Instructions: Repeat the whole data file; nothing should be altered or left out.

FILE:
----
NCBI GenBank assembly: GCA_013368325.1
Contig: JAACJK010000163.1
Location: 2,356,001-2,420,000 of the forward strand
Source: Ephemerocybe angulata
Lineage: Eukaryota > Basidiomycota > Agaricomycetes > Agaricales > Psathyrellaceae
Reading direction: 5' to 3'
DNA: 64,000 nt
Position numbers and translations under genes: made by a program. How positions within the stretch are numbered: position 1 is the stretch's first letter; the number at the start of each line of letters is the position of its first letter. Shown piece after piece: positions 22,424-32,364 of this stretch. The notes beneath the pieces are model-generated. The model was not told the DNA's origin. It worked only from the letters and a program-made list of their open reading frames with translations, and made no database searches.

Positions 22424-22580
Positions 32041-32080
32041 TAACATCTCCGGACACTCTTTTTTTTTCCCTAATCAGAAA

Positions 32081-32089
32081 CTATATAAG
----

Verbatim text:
NCBI GenBank assembly: GCA_013368325.1
Contig: JAACJK010000163.1
Location: 2,356,001-2,420,000 of the forward strand
Source: Ephemerocybe angulata
Lineage: Eukaryota > Basidiomycota > Agaricomycetes > Agaricales > Psathyrellaceae
Reading direction: 5' to 3'
DNA: 64,000 nt
Position numbers and translations under genes: made by a program. How positions within the stretch are numbered: position 1 is the stretch's first letter; the number at the start of each line of letters is the position of its first letter. Shown piece after piece: positions 22,424-32,364 of this stretch. The notes beneath the pieces are model-generated. The model was not told the DNA's origin. It worked only from the letters and a program-made list of their open reading frames with translations, and made no database searches.

Positions 22424-22580
Positions 32041-32080
32041 TAACATCTCCGGACACTCTTTTTTTTTCCCTAATCAGAAA

Positions 32081-32089
32081 CTATATAAG